Italy's highest court has ordered American Amanda Knox and her former boyfriend Raffaele Sollecito to face a retrial for the 2007 killing of British student Meredith Kercher.
The Court of Cassation overturned the pair's acquittal and ordered an appeals court in Florence re-hear the high-profile case that led to Knox and Sollecito spending four years in jail before being freed in October 2011. A lack of compelling DNA evidence prompted the case to be overturned.
On Monday, Knox was reported by her lawyer to be "very anxious" about the prospect of a retrial.
Immediately following the announcement, Knox told the Associated Press that it was "painful" to have the acquittal overturned but that she was "confident" about the truth.
Kercher's body was found in November 2007 in her bedroom of the house she shared with Knox and other roommates in Perugia, an Italian university town where the two women were exchange students. Her throat had been slashed.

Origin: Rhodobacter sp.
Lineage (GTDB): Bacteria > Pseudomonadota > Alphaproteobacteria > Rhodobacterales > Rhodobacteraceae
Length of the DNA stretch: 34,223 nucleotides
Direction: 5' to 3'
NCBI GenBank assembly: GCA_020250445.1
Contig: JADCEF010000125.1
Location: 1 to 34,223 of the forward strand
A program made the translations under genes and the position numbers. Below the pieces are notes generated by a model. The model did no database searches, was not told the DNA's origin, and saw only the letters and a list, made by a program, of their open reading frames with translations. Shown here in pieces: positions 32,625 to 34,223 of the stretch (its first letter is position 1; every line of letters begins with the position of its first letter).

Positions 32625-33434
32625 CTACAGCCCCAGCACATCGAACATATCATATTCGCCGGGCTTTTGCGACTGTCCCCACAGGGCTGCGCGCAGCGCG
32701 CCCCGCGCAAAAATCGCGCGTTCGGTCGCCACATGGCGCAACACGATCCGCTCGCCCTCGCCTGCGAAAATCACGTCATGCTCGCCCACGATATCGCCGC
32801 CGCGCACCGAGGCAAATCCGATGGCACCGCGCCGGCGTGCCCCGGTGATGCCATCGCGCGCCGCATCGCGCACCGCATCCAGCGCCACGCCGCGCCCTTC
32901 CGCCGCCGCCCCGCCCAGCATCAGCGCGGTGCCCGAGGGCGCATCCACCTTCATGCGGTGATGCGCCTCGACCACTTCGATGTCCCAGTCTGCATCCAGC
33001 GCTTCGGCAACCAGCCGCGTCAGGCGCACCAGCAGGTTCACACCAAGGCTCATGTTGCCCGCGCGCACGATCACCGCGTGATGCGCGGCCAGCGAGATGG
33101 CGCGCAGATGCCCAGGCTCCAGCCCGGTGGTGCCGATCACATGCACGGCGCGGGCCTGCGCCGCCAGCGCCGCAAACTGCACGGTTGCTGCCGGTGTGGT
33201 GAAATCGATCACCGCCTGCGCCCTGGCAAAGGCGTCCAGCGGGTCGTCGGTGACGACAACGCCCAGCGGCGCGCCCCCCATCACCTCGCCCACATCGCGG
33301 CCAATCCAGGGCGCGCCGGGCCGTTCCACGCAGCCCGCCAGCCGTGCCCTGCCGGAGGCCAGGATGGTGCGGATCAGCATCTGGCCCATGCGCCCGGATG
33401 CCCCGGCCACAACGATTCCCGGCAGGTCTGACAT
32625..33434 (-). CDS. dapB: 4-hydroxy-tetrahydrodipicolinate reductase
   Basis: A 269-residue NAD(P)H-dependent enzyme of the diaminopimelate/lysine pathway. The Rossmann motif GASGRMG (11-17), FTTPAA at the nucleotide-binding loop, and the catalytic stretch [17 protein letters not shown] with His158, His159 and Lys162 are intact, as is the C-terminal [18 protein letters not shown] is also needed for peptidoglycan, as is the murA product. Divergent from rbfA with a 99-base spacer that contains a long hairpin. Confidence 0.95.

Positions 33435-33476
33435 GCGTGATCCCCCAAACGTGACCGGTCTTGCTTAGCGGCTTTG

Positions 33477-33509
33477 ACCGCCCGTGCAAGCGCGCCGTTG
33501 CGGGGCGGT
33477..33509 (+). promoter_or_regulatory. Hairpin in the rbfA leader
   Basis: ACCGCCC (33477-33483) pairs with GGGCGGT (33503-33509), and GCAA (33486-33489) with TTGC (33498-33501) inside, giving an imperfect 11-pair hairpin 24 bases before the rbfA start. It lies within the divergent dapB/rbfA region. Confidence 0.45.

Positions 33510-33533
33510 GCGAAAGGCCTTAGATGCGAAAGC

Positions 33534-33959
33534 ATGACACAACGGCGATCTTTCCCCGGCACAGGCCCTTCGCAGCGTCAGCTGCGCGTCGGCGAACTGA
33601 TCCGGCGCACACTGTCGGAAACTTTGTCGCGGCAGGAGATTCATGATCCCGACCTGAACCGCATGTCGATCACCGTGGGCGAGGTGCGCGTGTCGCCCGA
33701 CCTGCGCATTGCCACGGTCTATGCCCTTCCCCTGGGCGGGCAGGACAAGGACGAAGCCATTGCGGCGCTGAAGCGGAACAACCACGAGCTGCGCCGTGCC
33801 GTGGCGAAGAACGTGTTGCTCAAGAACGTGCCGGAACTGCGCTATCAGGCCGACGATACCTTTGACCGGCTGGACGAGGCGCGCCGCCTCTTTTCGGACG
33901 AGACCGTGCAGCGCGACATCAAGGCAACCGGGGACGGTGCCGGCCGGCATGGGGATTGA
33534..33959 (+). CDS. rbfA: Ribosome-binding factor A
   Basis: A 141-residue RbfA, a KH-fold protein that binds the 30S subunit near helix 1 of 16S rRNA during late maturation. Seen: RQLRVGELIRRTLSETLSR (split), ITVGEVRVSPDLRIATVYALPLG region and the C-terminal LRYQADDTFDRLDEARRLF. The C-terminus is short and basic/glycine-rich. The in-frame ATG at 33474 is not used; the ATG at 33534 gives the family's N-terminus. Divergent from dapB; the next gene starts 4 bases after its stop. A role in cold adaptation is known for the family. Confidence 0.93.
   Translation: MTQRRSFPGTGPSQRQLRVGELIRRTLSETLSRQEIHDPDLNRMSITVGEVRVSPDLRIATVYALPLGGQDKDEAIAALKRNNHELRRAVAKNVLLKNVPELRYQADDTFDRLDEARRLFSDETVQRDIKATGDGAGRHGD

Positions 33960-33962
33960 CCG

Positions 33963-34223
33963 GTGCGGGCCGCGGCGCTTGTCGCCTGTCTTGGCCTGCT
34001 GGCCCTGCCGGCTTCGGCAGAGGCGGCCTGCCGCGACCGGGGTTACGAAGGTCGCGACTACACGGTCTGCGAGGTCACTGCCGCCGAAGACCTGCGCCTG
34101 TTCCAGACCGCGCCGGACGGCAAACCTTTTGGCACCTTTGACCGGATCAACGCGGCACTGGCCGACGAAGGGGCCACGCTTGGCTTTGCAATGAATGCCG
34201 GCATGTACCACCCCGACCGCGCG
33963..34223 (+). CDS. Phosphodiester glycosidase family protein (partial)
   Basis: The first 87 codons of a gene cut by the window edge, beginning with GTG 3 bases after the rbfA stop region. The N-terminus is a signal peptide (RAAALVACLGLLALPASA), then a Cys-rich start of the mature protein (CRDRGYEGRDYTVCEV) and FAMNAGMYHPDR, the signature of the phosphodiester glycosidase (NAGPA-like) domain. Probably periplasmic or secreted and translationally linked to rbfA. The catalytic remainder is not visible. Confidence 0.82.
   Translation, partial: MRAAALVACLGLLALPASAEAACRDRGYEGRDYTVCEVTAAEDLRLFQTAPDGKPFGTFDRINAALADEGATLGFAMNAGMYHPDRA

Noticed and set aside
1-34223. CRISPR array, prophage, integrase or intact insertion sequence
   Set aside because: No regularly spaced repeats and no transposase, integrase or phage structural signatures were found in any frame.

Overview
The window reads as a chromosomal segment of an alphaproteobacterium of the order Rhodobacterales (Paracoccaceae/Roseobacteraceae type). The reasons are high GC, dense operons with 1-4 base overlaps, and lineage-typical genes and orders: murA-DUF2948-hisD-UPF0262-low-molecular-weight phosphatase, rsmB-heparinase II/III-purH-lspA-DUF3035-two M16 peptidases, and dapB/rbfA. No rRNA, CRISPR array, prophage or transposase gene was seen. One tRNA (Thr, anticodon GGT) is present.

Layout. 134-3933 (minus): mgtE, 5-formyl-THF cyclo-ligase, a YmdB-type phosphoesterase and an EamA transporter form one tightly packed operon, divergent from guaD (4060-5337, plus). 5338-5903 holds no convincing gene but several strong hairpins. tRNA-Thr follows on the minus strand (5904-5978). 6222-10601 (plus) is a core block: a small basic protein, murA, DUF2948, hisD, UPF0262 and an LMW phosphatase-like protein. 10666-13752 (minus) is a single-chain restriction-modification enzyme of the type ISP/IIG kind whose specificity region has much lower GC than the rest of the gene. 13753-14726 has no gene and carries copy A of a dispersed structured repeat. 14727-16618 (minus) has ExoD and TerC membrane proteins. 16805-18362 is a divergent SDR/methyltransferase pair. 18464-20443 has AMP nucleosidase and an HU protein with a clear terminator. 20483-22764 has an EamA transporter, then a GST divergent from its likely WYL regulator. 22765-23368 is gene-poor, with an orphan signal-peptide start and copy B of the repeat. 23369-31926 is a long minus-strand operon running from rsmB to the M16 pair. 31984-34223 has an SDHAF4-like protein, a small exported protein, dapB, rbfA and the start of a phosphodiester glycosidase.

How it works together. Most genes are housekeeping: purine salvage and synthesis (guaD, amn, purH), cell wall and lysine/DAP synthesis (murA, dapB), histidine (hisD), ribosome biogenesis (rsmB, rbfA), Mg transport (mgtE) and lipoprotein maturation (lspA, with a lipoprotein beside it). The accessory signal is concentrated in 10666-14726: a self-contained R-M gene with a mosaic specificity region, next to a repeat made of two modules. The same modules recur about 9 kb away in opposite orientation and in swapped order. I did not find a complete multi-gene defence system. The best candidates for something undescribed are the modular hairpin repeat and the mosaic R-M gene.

Prosecutors argued that Kercher, from south London, was murdered as a result of a sex game that went amiss.
An Ivory Coast man, Rudy Guede, was convicted of the slaying in a separate proceeding and is serving a 16-year sentence.
Legal experts will now be looking to gauge the likelihood of Knox, who lives in Seattle, being extradited to Italy to stand trial.
No time table for the proceedings has been released.
"Start all over again in trial for Amanda and Sollecito," ran a headline for Correiere della Sera, Italy's newspaper of record.
Contributing: Associated Press
Kim Hjelmgaard, USA TODAY